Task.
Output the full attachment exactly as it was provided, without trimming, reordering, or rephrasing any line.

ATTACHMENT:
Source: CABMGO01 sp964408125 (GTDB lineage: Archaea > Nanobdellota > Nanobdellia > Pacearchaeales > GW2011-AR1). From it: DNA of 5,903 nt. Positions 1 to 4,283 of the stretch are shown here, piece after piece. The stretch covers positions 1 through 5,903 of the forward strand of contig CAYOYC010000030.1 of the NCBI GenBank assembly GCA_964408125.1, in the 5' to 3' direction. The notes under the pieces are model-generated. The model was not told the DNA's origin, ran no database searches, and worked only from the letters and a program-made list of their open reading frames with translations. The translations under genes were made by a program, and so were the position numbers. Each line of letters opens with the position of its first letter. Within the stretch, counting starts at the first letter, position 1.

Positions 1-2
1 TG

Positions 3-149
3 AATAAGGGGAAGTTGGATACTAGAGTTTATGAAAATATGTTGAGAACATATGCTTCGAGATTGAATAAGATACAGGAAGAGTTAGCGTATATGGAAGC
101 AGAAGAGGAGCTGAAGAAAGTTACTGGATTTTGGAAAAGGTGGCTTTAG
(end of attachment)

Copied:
Source: CABMGO01 sp964408125 (GTDB lineage: Archaea > Nanobdellota > Nanobdellia > Pacearchaeales > GW2011-AR1). From it: DNA of 5,903 nt. Positions 1 to 4,283 of the stretch are shown here, piece after piece. The stretch covers positions 1 through 5,903 of the forward strand of contig CAYOYC010000030.1 of the NCBI GenBank assembly GCA_964408125.1, in the 5' to 3' direction. The notes under the pieces are model-generated. The model was not told the DNA's origin, ran no database searches, and worked only from the letters and a program-made list of their open reading frames with translations. The translations under genes were made by a program, and so were the position numbers. Each line of letters opens with the position of its first letter. Within the stretch, counting starts at the first letter, position 1.

Positions 1-2
1 TG

Positions 3-149
3 AATAAGGGGAAGTTGGATACTAGAGTTTATGAAAATATGTTGAGAACATATGCTTCGAGATTGAATAAGATACAGGAAGAGTTAGCGTATATGGAAGC
101 AGAAGAGGAGCTGAAGAAAGTTACTGGATTTTGGAAAAGGTGGCTTTAG